One reprieve from the chaos of everyday life was Himes’s cats, particularly his blue-point Siamese called Griot (pictured here). “Griot is named after the magicians in the courts of West African kings,” Himes said in a 1972 interview. Griot was Himes’s constant travel companion. When the If He Hollers Let Him Go author didn’t bring Griot along during his adventures, Himes paid the price. In a 1971 interview Himes gave while in Stuttgart, Germany, he claimed he couldn’t stay away from home too long since Griot would “certainly destroy [his] studio back home and chew up all [his] books.” After Griot passed away, Himes kept a kitty named Deros, who the writer loved for her sweet personality.
With a background in journalism and a childhood filled with books and horror movies (Psycho on repeat), Gillian Flynn was destined to become an author of novels that explore society’s dark undercurrent. Her international bestseller Gone Girl became a hit film directed by David Fincher. Flynn wrote the award-winning screenplay and earned a spot on the short list of authors who successfully translated their books for the big screen.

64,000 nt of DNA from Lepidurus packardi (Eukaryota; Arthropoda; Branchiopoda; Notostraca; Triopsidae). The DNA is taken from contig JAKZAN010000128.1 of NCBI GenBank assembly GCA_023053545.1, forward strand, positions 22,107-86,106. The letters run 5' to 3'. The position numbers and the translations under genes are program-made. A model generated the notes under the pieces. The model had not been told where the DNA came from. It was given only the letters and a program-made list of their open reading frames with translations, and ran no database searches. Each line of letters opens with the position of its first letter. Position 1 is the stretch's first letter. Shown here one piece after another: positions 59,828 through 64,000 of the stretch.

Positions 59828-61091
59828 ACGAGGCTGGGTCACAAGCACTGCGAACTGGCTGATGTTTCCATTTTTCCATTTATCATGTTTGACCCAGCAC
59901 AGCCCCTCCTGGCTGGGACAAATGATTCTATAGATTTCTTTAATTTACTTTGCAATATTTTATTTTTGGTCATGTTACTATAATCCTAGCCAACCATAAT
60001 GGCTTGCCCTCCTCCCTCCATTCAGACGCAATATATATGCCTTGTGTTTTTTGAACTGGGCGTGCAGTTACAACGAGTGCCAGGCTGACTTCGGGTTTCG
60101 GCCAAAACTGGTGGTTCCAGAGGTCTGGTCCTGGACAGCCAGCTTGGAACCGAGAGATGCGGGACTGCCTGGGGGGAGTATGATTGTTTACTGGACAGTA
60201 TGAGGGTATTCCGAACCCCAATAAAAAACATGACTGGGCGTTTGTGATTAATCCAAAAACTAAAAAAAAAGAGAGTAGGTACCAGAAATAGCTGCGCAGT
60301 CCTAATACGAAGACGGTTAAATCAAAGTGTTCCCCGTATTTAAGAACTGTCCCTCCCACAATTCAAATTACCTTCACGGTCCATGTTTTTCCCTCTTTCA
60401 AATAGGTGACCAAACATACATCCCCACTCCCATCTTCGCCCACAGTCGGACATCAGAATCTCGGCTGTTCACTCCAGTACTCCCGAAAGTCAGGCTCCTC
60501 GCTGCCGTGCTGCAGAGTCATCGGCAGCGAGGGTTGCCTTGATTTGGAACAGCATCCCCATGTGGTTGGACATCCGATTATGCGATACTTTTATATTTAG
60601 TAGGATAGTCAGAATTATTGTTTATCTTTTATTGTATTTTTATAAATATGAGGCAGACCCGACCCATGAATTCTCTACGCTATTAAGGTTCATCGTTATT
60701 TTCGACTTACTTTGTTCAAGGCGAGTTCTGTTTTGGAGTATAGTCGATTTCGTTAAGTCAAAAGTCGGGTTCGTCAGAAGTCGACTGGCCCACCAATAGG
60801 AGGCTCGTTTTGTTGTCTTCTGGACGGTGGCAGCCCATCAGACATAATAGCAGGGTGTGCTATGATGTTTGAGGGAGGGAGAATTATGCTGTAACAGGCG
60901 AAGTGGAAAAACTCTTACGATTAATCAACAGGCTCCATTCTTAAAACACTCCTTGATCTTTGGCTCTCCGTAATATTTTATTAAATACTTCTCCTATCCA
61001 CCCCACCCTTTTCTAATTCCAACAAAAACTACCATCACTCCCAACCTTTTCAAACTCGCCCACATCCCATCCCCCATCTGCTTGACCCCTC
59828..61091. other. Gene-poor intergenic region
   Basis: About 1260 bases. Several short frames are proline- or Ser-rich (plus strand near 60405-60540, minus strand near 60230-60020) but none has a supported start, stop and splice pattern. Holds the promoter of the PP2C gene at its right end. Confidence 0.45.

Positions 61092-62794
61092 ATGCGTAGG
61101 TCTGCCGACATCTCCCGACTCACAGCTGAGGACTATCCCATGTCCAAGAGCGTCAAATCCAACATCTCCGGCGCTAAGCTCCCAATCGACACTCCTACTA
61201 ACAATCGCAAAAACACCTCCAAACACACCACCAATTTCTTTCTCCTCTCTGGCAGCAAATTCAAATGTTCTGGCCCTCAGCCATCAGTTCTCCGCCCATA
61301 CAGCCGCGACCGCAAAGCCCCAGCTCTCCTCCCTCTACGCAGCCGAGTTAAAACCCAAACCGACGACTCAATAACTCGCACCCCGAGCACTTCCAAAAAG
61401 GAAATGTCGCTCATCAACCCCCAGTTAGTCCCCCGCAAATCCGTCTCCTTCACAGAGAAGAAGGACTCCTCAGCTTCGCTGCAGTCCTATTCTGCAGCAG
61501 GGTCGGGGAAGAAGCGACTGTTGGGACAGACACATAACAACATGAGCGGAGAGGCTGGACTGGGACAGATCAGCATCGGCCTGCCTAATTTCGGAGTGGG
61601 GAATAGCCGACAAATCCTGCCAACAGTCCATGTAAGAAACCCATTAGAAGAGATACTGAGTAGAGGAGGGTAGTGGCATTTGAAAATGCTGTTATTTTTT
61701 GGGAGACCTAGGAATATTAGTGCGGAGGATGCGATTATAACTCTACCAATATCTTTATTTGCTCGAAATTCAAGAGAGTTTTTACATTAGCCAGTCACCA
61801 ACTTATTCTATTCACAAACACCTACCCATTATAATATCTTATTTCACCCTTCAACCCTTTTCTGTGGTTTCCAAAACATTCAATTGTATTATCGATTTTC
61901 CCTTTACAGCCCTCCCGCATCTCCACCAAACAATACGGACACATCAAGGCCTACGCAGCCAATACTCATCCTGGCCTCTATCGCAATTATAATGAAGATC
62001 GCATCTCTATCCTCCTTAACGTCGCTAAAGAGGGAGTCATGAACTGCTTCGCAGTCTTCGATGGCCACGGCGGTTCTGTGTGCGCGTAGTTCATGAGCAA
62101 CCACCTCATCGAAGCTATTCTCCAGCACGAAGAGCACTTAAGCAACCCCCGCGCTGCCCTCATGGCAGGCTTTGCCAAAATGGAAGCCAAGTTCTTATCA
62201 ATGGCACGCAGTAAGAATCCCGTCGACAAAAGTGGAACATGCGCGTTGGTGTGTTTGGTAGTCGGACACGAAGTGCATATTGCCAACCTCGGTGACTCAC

It seems fitting that Flynn, who has written about riveting female villains, serial killers, and deadly Satanic cults, keeps a black cat as her feline familiar, but she eschews the spooky stereotypes. Roy (pictured) is one of four black cats Flynn has called her pet since she was a child. “I have been a big believer that black cats are the best: affectionate, laid-back, and sweet,” she told me. “Roy is a cat-dog. He trots to the door when we come home. He lolls on our laps the second we sit down. You can hear his purr coming for you from three rooms away.” And if you’re wondering who crafted the most tense parts of Flynn’s gritty psychological thrillers, it was definitely Flynn’s sharp-clawed writing partner: “Roy has ‘helped’ me with my last two books and all my screenplays. He prefers to sit on the keyboard, so he can type things like GY*T^&$$^R^&h&&G!!! Now that I work on a tread desk he sits by me, watching. He’s a very sweet sentinel.”
Jorge Luis Borges